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(ECU SID Image)
When Dwayne Harris arrived
at the Conference USA Media Kickoff two weeks ago, his left hand was
aglow with gold.
It was a strong message to
the members of the media, coaches, and players who had gathered in
Memphis to tee up the 2010 season, many of whom are suddenly overlooking
East Carolina despite its consecutive league championships in 2008 and
The exodus of former coach
Skip Holtz, the loss of 28 seniors and early NFL entry Linval Joseph
have prompted a slide in ECU’s perception around C-USA, but the presence
of Harris’ championship rings was a reminder that the Pirates still own
the conference throne.
It is certainly
understandable if Harris’ hardware was also a personal billboard aimed
at the league’s coaches, the ones who didn’t tout him as the preseason
Special Teams Player of the Year. That honor went to Houston’s Tyron
Carrier, despite Harris taking the award last season after three
dazzling touchdowns on kick returns.
But Harris says he doesn’t
view the preseason voting as an intentional slight against him, nor does
he perceive the lack of buzz for ECU as a sign of decline. Both,
however, do provide the senior receiver with motivation, and he’s
prepared to prove his point this fall.
“I don’t know how they
vote on these things,” Harris said. “A lot of people didn’t kick the
ball to me last year. They did that for a reason. Every time I touch the
ball, they know there is a possibility of me running it back.
"It’s just motivation for
me. I’m not going to take it personal. I’m just going to go out there
and play football.”
The league coaches did
vote Harris a 1st-team receiver on their preseason ballots, which is a
pretty stout honor when you consider the plethora of standout receivers
in C-USA. That seems a wise decision when you consider Harris’ past
accomplishments at the position and how he might perform in the Pirates’
In former offensive
coordinator Todd Fitch’s more conservative attack, Harris hauled in 83
passes last season for nearly 1,000 yards and seven touchdowns. He added
five more scores on the ground — second best on the team — and provided
a threat from multiple positions.
New Pirates coach Ruffin
McNeill, who brought the Air Raid attack with him from Texas Tech,
believes Harris will excel in offensive coordinator Lincoln Riley’s
“He did a good job last
year,” McNeill said. “I think the thing that we try to do in this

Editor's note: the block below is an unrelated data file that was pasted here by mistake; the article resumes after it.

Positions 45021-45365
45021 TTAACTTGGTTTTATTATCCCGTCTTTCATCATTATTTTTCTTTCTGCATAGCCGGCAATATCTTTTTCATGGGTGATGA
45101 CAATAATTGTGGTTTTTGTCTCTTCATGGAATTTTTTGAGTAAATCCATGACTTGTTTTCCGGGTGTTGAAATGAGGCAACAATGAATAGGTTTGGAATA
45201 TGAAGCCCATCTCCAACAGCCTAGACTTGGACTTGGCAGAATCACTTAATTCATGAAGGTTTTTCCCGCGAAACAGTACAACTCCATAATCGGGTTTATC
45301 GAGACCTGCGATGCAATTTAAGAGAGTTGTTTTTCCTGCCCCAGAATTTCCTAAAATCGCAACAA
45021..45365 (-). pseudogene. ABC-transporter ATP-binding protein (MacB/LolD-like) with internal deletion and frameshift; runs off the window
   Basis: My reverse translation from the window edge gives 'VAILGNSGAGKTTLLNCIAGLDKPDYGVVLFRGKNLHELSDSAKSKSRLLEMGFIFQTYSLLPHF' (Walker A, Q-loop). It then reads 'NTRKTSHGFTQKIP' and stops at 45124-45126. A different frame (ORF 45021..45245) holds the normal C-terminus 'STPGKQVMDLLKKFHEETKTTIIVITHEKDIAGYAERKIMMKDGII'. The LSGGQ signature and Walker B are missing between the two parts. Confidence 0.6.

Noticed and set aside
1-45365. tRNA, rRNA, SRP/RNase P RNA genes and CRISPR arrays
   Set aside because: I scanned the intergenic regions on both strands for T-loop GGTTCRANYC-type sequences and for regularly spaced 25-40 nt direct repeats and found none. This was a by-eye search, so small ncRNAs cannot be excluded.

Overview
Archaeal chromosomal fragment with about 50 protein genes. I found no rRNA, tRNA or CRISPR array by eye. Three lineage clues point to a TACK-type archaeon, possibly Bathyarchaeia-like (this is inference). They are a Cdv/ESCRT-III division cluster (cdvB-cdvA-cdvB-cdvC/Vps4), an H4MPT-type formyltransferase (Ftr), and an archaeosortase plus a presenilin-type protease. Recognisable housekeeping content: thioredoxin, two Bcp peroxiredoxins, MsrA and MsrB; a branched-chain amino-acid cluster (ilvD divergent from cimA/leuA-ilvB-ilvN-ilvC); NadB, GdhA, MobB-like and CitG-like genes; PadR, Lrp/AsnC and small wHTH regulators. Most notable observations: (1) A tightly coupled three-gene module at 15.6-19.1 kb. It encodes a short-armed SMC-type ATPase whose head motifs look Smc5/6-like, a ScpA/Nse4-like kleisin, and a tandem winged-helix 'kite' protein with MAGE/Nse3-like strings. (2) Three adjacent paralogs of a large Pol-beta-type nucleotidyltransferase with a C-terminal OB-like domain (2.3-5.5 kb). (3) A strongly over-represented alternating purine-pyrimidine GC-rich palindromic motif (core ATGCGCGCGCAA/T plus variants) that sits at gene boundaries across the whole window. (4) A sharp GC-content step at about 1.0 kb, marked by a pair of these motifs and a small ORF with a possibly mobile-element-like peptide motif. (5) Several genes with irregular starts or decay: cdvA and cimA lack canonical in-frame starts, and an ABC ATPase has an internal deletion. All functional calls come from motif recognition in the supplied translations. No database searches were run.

football is distribute the football among all five (receiver positions).
One of the biggest things we’ll want to know is ball distribution,
position distribution, what position has caught ‘X’ amount of balls.”
“We want to do a great job
of spreading the football around. I think that’s where Dwayne will
benefit. People will not be able to double-team Dwayne. Lincoln (Riley)
and those guys do a great job of distributing the football. He’s going
to be a special one. I’m excited about Dwayne.”
Harris, who has been the
do-everything man for the Pirates the past couple of seasons, seems
equally excited about the offensive transformation.
“It’s been a great change
for me,” Harris said. “I loved Skip’s offense. It gave me an opportunity
to get the ball in a lot of different ways. Coach Ruff brought in the
spread so I’m a lot more of a receiver now. I’m enjoying it. It’s giving
me a chance to show people that I can run routes and get down field.
Last year was more bubble screens and five-year hitches.
"This will give me a
chance to run 10, 15-yard routes, so I’m loving it.”
In other words, this is
Harris’ opportunity to shine as a true receiver and prove to NFL scouts
that he isn’t just a raw athlete playing the position.
When Harris burst onto the
seen for ECU, he was viewed a versatile athlete who could be inserted
into a multitude of positions. The first real evidence of his ability
came in that 2007 opener at Virginia Tech where he was plugged into the
Wildcat formation and helped march the Pirates down the field for a
Later in the season in a
crucial C-USA showdown against UTEP, Harris both ran for and threw for
long scores. It further accentuated Harris’ abilities as a slash or
hybrid in the Pirates’ offense. He was ECU’s version of Antwaan Randle
El, albeit a more polished iteration as a college receiver when you
consider the numbers.
Harris already is the
Pirates’ all-time leading receiver in terms of receptions, and his next
closest competition trails by 15 catches. Needless to say, that margin
Next in the record books
for Harris is the career mark in receiving yards. He trails former
Pirates great Troy Smith in that category by 104 yards.
“I just want to be labeled
as one of the greatest receivers ever to come through East Carolina,”
Harris said. “I’m just going out there to play football. If the record
comes, I’m just going to continue to build on that.
“Yeah, it’s going to be a
great feeling once I do it. It’s going to be one of those things where I
can look back and say I accomplished something at ECU.”
Truthfully, Harris doesn’t
need another record to prove that. His name is already etched throughout
ECU’s statistical almanac and he has a distinction unlike any other in
the program’s history:
Harris was the offensive
centerpiece of consecutive C-USA championship runs, a highlight reel who
wowed fans as much with his football instincts as he did with his
strength and speed.
Another record will serve
only to cement what most fans already universally agree about Harris: He
is one of the most memorable players in ECU’s proud football history.